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Ask Rufus: The city argued while the town burned

 

On March 18, 1919, fire destroyed almost half a city block in downtown Columbus and showed the need for the city to have better firefighting equipment.

On March 18, 1919, fire destroyed almost half a city block in downtown Columbus and showed the need for the city to have better firefighting equipment. Photo by: Courtesy photo/Carolyn Kaye

 

In 1919 Columbus bought a new fire engine but because of legal problems it was locked up in the fire station. Then on Sept. 8, the Mayfield house only three blocks from the fire station caught fire. The old fire truck wouldn't start and by the time it could be started the Mayfield house was engulfed in flames and the fire had spread to Snowdoun next door. A photo of Snowdoun c. 1880s shows its appearance before being badly damaged in the fire.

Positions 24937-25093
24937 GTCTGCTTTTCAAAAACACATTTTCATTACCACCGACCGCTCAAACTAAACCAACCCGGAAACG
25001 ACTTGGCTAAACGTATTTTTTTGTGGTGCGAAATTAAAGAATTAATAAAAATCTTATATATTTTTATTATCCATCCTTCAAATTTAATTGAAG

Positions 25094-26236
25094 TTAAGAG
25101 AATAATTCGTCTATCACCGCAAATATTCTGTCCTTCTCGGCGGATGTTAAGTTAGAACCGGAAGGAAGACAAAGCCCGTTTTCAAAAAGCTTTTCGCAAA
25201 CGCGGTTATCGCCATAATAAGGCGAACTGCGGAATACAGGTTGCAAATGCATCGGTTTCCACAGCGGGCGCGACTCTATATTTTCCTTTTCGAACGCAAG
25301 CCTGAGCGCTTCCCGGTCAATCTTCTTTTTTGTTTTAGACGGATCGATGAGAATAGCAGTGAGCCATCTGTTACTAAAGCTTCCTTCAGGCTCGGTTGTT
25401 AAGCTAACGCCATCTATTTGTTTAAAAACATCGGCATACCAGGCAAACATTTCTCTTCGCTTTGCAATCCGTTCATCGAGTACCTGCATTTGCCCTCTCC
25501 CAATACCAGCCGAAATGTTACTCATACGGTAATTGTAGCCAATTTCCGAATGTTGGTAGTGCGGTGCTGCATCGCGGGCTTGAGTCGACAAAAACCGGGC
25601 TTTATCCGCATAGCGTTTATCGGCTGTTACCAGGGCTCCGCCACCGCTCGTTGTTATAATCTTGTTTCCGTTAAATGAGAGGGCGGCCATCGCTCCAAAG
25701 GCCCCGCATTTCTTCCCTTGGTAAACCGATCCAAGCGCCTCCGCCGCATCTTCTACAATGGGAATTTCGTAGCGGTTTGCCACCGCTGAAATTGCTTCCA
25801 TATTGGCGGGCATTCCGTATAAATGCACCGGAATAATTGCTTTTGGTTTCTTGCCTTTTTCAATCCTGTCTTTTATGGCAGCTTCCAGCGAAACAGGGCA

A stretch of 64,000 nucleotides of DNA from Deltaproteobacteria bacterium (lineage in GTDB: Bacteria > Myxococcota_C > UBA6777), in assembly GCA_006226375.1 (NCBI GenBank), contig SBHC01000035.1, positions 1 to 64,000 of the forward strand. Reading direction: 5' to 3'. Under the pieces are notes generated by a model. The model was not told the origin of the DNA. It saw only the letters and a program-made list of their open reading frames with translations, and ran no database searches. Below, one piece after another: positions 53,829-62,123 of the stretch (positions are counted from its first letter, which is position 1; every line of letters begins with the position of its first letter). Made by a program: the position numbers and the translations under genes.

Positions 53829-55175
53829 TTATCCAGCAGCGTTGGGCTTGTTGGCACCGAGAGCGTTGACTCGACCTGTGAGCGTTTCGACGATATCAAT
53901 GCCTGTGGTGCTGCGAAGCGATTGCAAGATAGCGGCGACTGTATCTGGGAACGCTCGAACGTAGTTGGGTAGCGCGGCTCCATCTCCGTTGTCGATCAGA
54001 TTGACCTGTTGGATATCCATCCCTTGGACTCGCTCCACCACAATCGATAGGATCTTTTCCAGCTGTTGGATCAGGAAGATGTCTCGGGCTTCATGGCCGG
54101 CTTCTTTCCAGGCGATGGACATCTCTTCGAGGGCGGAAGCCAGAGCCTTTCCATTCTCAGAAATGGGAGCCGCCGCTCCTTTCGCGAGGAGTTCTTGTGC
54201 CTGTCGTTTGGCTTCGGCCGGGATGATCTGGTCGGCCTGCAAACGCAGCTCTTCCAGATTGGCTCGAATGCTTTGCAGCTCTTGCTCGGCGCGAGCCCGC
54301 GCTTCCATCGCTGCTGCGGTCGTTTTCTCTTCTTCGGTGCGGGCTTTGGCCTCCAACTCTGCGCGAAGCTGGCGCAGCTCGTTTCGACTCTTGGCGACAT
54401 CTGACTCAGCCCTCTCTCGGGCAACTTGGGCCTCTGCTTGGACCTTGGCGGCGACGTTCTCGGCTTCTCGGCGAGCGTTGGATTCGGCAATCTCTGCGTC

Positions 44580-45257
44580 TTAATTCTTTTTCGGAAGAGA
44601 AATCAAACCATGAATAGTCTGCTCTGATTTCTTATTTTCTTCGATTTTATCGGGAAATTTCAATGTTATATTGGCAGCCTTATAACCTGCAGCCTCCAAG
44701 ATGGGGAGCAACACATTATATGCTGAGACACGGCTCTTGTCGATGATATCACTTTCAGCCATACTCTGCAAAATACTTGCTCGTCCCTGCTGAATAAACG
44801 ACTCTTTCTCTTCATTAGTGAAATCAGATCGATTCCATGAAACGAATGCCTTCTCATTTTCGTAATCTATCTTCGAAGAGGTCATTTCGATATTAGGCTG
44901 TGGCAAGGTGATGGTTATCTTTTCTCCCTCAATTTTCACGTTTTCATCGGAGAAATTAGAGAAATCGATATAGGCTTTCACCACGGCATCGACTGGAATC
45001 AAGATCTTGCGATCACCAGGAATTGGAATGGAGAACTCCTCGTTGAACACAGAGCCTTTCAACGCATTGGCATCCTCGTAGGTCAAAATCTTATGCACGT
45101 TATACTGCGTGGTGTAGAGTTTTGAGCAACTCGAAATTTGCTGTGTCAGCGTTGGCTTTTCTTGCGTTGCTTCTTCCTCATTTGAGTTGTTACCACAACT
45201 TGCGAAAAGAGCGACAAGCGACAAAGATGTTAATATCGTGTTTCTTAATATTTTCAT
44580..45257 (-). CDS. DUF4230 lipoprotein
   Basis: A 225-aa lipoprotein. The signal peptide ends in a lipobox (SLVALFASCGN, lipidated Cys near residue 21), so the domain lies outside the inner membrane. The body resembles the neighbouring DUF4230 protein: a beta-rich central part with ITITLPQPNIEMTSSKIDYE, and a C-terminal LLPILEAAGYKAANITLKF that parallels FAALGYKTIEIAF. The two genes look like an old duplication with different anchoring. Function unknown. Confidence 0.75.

In 1919 Columbus bought a new fire engine but because of legal problems it was locked up in the fire station. Then on Sept. 8, the Mayfield house only three blocks from the fire station caught fire. The old fire truck wouldn't start and by the time it could be started the Mayfield house was engulfed in flames and the fire had spread to Snowdoun next door. A photo of Snowdoun c. 1880s shows its appearance before being badly damaged in the fire.
Photo by: Courtesy photo

 

 

Rufus Ward

 

 

On Tuesday afternoon, March 18, 1919, Columbus burned. That afternoon a fire started in and destroyed the three story Columbus Clothing Company building, site of present day Rosenzweig Arts Center. The fire quickly spread to the next door, six-story Columbus National Bank building, and then the next two buildings.